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This paper attempts a historical review of the evolution of the Psychiatric Hospital of Attica, which carried most of the weight of public psychiatric care until now in Greece, and of Psychiatric Nursing. Its evolution is interwoven with turbulent Greek history, the social problems of its population and the status of psychiatric patients in the social fabric. The care and custody of mental patients, which was at the hands of police at the first asylum, passed at the hands of uneducated staff and gradually at the hands of qualified nurses. The living conditions of clients and of personnel are depicted in the experiences of health care actors, people who did attempt to fight against the dead ends of the asylum. In this context, psychiatric nursing took its first steps in Greece, without realizing the inherent conflict in its dual role, that of care and social control. Nowadays, psychiatric hospitals are shrinking in a rapid pace, leaving behind them as heritage for psychiatric nurses who strive to find their new role in community, courage, ethos and respect for the psychiatric client of the pioneers of psychiatric nursing.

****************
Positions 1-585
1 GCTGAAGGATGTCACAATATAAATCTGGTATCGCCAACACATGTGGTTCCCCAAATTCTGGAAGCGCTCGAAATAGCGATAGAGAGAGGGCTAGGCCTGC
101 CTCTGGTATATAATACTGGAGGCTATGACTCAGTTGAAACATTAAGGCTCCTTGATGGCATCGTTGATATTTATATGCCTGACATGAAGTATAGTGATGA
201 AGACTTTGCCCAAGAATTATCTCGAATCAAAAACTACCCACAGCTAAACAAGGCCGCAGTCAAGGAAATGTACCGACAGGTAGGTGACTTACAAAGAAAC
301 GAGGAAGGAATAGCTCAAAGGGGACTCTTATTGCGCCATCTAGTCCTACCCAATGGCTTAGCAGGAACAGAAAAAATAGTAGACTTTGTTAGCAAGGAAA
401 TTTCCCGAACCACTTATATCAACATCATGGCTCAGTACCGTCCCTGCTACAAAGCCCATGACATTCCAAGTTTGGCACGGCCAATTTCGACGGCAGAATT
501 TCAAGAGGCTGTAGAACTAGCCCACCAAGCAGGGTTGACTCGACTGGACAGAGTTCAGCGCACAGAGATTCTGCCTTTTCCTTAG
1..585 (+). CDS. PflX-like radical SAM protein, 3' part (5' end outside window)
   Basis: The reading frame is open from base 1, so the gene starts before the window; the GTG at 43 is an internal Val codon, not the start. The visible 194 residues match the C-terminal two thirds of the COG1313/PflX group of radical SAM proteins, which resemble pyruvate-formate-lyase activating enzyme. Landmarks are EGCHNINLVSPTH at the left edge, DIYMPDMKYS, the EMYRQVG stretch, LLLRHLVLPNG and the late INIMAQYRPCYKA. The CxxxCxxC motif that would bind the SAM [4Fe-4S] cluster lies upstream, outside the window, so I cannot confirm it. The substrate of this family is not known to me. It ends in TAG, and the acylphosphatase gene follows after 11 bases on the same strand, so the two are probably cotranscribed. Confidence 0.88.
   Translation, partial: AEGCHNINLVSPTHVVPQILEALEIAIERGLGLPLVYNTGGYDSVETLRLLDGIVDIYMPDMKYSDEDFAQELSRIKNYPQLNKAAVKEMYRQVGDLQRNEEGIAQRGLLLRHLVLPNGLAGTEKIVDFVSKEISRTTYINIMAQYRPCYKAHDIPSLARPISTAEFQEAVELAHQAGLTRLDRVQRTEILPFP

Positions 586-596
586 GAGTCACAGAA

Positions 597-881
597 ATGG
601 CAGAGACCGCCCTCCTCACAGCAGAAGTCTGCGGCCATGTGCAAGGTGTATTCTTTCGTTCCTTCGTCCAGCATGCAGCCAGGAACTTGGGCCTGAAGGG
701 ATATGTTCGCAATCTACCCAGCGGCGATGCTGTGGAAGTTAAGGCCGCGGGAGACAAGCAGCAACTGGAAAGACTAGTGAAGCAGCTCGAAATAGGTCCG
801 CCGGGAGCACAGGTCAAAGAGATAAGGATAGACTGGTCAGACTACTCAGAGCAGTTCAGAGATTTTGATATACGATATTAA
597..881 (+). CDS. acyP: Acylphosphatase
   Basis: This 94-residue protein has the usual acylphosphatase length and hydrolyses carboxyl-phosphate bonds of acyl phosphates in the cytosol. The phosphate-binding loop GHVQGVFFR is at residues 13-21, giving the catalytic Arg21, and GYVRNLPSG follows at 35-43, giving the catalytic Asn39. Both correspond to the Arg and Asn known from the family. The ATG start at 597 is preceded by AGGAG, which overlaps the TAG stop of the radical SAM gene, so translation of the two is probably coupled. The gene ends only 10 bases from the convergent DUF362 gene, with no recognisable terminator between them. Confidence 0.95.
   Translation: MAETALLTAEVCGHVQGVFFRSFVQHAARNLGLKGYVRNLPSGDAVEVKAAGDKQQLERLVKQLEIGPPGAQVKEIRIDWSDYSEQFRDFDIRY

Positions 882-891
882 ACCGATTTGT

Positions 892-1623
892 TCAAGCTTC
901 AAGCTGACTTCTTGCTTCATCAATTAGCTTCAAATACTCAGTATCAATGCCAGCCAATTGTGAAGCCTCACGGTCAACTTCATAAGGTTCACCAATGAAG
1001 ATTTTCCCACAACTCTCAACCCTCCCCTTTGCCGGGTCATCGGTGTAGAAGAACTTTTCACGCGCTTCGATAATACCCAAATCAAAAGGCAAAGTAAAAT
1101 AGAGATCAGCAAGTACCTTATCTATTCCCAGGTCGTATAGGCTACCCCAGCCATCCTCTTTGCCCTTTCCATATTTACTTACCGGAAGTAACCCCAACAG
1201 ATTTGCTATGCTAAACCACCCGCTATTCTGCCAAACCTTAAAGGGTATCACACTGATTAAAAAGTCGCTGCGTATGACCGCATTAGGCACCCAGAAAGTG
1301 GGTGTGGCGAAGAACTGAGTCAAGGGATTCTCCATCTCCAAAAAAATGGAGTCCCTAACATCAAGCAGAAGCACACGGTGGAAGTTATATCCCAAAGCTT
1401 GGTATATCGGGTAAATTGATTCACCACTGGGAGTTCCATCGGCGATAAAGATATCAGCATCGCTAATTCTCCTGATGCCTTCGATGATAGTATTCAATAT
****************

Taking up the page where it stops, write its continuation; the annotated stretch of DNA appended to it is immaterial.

|Category:||Volume 47, N 3|